44. Lefebvre O, Moletta R (2006) Treatment of organic pollution in industrial saline wastewater: a literature review. Water Res 40:3671–3682. CrossRefGoogle Scholar
  45. Lu MC, Chang YF, Chen IM, Huang YY (2005) Effect of chloride ions on the oxidation of aniline by Fenton’s reagent. J Environ Manag 75:177–182. CrossRefGoogle Scholar
  46. Metcalf L, Eddy HP (2003) Wastewater engineering: treatment and reuse. McGraw Hill, New YorkGoogle Scholar
  47. Moraes JEF, Quina FH, Nascimiento CAO, Silva DN, Chiavone-Filho O (2004) Treatment of saline wastewater contaminated with hydrocarbons by the photo-Fenton process. Environ Sci Technol 38:1183–1187. CrossRefGoogle Scholar
  48. Muñoz I, Rieradevall J, Torrades F, Peral J, Domènech X (2005) Environmental assessment of different solar driven advanced oxidation processes. Sol Energy 79:369–375. CrossRefGoogle Scholar
  49. Muñoz I, Peral J, Ayllón JA, Malato S, Passarinho P, Domènech X (2006) Life cycle assessment of a coupled solar photocatalytic-biological process for wastewater treatment. Water Res 40:3533–3540. CrossRefGoogle Scholar
  50. Neoh CH, Noor ZZ, Mutamin NSA, Lim CK (2016) Green technology in wastewater treatment technologies: integration of membrane bioreactor with various wastewater treatment systems. Chem Eng J 283:582–594. CrossRefGoogle Scholar
  51. OECD (Organization for Economic Cooperation and Development) (2010) Guidelines for the testing of chemicals: activated sludge, respiration inhibition test. OECD no. 209. In: ParisGoogle Scholar
  52. Pignatello JJ, Oliveros E, MacKay A (2006) Advanced oxidation processes for organic contaminant destruction based on the Fenton reaction and related chemistry. Crit Rev Environ Sci Technol 36:1–84. CrossRefGoogle Scholar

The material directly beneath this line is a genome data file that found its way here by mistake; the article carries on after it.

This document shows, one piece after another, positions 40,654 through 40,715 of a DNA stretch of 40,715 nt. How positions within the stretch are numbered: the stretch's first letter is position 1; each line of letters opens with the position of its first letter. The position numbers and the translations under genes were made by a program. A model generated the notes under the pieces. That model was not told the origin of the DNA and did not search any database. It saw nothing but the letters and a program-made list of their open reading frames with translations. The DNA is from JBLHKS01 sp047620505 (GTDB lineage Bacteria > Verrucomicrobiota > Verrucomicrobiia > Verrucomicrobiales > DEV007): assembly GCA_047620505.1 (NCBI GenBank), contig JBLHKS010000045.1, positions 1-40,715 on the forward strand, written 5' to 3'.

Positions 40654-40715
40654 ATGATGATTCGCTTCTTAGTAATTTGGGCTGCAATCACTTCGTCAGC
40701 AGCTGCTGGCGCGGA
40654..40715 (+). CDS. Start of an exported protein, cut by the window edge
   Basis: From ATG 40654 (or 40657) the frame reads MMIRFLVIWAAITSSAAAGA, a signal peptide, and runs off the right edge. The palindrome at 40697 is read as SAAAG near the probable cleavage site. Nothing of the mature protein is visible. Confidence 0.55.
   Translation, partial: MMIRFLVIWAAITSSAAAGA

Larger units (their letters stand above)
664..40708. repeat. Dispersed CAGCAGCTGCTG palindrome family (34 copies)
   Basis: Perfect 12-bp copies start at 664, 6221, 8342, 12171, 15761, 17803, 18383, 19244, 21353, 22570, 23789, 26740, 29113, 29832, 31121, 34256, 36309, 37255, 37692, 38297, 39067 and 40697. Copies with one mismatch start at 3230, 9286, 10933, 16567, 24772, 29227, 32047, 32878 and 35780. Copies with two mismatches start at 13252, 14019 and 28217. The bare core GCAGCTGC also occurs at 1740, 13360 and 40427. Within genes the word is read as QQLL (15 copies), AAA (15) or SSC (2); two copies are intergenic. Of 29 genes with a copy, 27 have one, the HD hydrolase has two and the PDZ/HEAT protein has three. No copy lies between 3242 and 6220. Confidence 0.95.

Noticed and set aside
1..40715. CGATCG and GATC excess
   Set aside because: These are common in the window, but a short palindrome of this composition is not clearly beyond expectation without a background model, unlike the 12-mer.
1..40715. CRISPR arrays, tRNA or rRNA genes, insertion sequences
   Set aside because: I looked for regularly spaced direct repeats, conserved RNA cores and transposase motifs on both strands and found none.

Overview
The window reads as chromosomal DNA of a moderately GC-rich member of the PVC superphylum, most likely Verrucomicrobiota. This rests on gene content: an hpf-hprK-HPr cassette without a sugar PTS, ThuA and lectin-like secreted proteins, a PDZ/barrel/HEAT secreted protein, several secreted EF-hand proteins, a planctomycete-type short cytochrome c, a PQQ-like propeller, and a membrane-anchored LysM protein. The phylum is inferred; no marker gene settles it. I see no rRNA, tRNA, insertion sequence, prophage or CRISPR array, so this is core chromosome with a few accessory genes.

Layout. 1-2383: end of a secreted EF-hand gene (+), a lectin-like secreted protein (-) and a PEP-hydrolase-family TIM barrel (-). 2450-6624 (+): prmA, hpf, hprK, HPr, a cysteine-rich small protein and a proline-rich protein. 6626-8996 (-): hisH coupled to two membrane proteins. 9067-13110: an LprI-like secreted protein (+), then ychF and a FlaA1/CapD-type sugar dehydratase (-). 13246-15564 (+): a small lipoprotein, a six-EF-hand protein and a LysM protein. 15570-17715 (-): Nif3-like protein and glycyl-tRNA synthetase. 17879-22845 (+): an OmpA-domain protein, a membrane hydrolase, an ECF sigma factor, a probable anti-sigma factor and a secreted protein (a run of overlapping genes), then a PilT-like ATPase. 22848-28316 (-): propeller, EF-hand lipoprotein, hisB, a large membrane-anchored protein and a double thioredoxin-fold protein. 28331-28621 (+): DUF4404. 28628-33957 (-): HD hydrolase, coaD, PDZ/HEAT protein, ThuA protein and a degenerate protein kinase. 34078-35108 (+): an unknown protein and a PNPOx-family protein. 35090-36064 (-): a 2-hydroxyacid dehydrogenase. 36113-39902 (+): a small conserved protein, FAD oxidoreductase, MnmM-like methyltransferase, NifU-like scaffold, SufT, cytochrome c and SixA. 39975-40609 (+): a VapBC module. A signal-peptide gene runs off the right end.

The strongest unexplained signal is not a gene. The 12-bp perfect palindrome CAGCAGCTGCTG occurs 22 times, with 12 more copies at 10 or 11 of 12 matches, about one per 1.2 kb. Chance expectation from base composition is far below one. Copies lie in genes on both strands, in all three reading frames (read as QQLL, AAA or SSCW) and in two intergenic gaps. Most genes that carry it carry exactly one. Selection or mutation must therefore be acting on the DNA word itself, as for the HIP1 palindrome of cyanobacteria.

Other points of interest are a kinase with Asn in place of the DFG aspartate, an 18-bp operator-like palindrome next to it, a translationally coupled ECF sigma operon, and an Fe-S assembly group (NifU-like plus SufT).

53. Pliego G, Zazo JA, Casas JA, Rodríguez JJ (2013) Case study of the application of Fenton process to highly polluted wastewater from power plant. J Hazard Mater 252–253:180–185. CrossRefGoogle Scholar
  54. Pouran SR, Abdul Aziz AR, Wan Daud WMA (2015) Review on the main advances in photo-Fenton oxidation system for recalcitrant wastewaters. J Ind Eng Chem 21:53–69. CrossRefGoogle Scholar
  55. Rawat D, Mishra V, Sharma RS (2016) Detoxification of azo dyes in the context of environmental processes. Chemosphere 155:591–605. CrossRefGoogle Scholar
  56. Rittmann BE, McCarty PL (2001) Environmental biotechnology: principles and applications. McGraw-Hill, New YorkGoogle Scholar
  57. Rodríguez R, Espada JJ, Pariente MI, Melero JA, Martínez F, Molina R (2016) Comparative life cycle assessment (LCA) study of heterogeneous and homogenous Fenton processes for the treatment of pharmaceutical wastewater. J Clean Prod 124:21–29. CrossRefGoogle Scholar